Friday, July 26, 2013

10 Questions to Ask Your Pastor?

From the April 2010 E-Block.


Even as we are now in the midst of a dialogue with Jason Berggren on the 10 Things he hates about Christianity, we were asked to examine another decalogue making the rounds at present, a list of "10 Questions to Ask Your Pastor." Apparently these are meant to be stumpers that the average pastor won't be able to take care of, which unfortunately, is probably true. 

However, as usual, such lists as produced by atheists are the sort that could never be renamed, "10 Questions to Ask a Christian Apologist/Biblical Scholar," because from start to finish, there are problems inherent in each question. Since this is, as we said, making the rounds today, we thought it might be useful to have an answer key -- and also since it provides us the chance to comment on the nature of the implied tactic of stumping a pastor with questions like these.

1. Why is God called loving or merciful when, in the Old Testament's stories of the Israelite conquest, he specifically orders his chosen people to massacre their enemies, showing no mercy to men, women, even children and animals?

The immediate and obvious flaw in this question is that it begins with a thoroughly anachronistic definition of both "love" and "mercy" as meaning some sort of sentimentality that does no harm to anyone. As we have seen elsewhere, love relates to a concern for the greater good; to claim a problem here, critics must compose a full-fledged philosophical and moral analysis (as Miller has here, in our favor) showing that God was "unloving" in this sense, and that it did not serve the greater good for any particular persons to be killed. Of course, the analysis must also account for the moral and ethical priorities of the persons involved (e.g., agonistic persons who would prefer swift death to life after what they would see as humiliating defeat, which will not be answered by imperialistically imposing our own values on their cultural values).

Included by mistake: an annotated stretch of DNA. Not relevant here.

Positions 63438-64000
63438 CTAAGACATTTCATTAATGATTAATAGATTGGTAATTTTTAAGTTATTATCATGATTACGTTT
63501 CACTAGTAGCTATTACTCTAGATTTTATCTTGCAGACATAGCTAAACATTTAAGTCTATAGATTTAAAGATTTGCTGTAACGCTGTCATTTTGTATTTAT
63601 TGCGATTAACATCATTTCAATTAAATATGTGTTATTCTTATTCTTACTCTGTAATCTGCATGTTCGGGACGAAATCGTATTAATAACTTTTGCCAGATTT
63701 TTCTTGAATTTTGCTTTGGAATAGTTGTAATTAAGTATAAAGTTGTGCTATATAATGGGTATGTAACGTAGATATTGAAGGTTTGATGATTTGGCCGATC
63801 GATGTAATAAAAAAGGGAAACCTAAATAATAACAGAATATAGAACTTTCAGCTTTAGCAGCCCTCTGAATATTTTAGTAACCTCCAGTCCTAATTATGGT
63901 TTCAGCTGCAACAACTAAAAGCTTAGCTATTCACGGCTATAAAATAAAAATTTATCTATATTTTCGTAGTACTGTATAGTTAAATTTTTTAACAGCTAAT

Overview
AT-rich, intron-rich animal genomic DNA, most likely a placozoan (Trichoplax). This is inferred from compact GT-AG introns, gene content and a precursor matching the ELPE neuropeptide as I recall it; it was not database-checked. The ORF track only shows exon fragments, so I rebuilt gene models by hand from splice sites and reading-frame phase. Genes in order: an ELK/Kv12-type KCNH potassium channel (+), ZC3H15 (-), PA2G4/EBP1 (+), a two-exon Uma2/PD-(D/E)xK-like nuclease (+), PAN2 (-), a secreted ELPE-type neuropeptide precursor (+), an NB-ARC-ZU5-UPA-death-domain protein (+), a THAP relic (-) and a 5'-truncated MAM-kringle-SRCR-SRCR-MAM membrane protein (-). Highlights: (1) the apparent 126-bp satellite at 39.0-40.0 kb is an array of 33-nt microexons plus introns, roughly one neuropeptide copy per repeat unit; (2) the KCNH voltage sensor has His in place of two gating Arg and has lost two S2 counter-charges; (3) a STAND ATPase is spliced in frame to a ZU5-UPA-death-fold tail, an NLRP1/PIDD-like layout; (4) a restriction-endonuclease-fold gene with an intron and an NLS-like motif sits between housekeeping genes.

By the same token, "mercy" is not a refusal to punish, but has to do with gratitude, and in turn in this context, fulfillment of covenant obligations (see here). As such it has absolutely no relevance to times when Israel "massacred" others. These others had no covenant obligations to or from God at the time.

2. Does it make sense to claim, as the Bible does, that wrongdoing can be forgiven by magically transferring the blame from a guilty person to an innocent one, then punishing the innocent person?

On this issue, please see the November 2009 E-Block article, "The Atonement Contextualized." It is enough to say here that this description hardly suffices to represent the mechanics of atonement theory, which involved principles of patronage and identity that are not even addressed by this rather childish question.

3. Why does the Bible routinely depict God as manifesting himself in dramatic, unmistakable ways and performing obvious miracles even before the eyes of nonbelievers, when no such thing happens in the world today?

The problem word here is "routinely". As I have told many critics, if they were to count the number of years in the Bible, then count the number of miracles done in the Bible, and also factor in the total number of people exposed to these miracles (correlating to the total world population in the timeframes referenced), they would arrive at an average that would reflect anything but a "routine" expression of God in miraculous, and if anything, indicate that such manifestations were exceptionally rare, given to a very small number of people in relative terms, and isolated to specific "flashpoints" in history. Thus the basis for the question is incorrect to begin with. We are given very rare, very infrequent experiences such as these, and that is exactly in line with our experiences today.